The following describes the inner workings of the action synchronisation system but the interface presented to the user almost all of this detail. The user simply has to to define how agents score each other, which is almost identical to how they’d detect obstacles to avoid.
Action synchronisation is one of the few components of the simulation where decisions aren’t actually made by individual agents (along with formations). There is a central object (called the Sync Manager) that receives requests and then makes a global decision on how to pair up agents. The results are fed back to the agents in the next frame and they behave as if the decision had been made locally.
The user might provide this list of possible action pairs:
Attack1 - Defend1
Attack1 - Death1
On a given frame each agent can submit any number of requests to the Sync Manager telling it which actions it can perform with which other agents and gives each request a score. Higher scores represent more fitting actions. eg. Agent One might submit the following requests:
1.1) Attack1, Agent Two, 0.2
1.2) Defend1, Agent Three, 0.7
Lets also imaging that Agent Two has submitted just one request:
2.1) Attack1, Agent One, 0.4
2.2) Attack1, Agent Three, 0.9
And Agent Three has sumbitted:
3.1) Attack1, Agent One, 1.0
3.2) Attack1, Agent One, 0.6
3.3) Defend1, Agent Two, 0.7
Note that the same action can appear in more than one request. This is valid since these actions might be associated to different states in the agents state machine so picking one over the other may have an impact on the agents state in the future.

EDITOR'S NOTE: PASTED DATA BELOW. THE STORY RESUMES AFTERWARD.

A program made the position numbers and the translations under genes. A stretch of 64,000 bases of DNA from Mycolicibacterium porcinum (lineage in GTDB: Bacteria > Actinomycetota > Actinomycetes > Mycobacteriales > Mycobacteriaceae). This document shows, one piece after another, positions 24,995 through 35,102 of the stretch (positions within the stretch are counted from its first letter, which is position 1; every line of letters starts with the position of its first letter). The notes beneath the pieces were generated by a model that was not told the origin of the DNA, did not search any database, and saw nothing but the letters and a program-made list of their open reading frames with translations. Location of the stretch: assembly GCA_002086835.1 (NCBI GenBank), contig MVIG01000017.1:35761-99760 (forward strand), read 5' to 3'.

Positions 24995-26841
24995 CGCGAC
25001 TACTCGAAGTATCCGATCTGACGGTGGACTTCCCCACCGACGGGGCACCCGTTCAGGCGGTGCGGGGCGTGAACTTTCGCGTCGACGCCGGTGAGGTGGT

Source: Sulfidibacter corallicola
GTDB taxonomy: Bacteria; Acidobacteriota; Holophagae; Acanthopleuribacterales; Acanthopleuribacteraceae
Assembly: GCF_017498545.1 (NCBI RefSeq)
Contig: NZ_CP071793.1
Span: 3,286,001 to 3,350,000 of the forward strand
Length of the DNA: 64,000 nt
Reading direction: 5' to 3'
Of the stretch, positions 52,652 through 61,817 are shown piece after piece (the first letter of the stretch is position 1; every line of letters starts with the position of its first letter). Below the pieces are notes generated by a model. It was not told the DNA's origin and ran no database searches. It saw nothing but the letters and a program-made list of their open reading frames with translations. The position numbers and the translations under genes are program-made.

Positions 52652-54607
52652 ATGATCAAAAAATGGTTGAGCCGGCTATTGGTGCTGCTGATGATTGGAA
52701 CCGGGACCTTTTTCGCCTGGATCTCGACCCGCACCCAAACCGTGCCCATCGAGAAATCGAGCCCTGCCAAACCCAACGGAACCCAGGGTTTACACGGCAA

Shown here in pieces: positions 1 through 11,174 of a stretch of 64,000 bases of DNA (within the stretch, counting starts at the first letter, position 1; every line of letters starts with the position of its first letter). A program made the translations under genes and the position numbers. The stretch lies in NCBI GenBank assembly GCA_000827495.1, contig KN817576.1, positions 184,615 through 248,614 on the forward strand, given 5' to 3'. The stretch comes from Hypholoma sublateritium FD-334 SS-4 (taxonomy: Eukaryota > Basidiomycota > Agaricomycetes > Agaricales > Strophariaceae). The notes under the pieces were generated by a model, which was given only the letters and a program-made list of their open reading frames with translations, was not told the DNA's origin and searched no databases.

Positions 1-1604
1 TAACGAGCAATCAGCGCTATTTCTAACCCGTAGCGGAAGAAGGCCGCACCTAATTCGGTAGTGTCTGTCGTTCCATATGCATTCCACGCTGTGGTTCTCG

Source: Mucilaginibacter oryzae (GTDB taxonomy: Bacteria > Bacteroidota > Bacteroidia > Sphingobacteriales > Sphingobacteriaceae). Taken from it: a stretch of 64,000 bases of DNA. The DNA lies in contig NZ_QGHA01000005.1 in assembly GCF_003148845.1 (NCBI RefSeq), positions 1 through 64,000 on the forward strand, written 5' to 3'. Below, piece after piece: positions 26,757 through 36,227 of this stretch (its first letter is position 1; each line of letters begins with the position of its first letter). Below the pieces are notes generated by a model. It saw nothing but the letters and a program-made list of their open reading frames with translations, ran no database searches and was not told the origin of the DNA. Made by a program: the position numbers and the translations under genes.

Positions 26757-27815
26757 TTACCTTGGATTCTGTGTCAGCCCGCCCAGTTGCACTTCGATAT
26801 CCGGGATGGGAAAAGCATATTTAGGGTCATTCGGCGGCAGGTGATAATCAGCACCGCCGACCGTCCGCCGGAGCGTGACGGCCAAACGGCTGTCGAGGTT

The valid pairings of requests are (the score of each pair is the product of the values of each request):
a) 1.2 & 3.1) 0.7 * 1.0 = 0.7
b) 1.2 & 3.2) 0.7 * 0.6 = 0.42
c) 2.2 & 3.3) 0.9 * 0.7 = 0.63
No candidate pairings exist between 1 and 2 because Attack1-Attack1 is no a valid pair listed by the user.
The Sync Manager then selects pairs in a greedy fashion but only selects pairs including agents that haven’t already been selected. This means that even though there is a pair between 2 and 3 with a good score they won’t be selected since 3 has a pairing with 1 that has a higher score.
The solution is not optimal. However, there are a few properties that make this method a good one.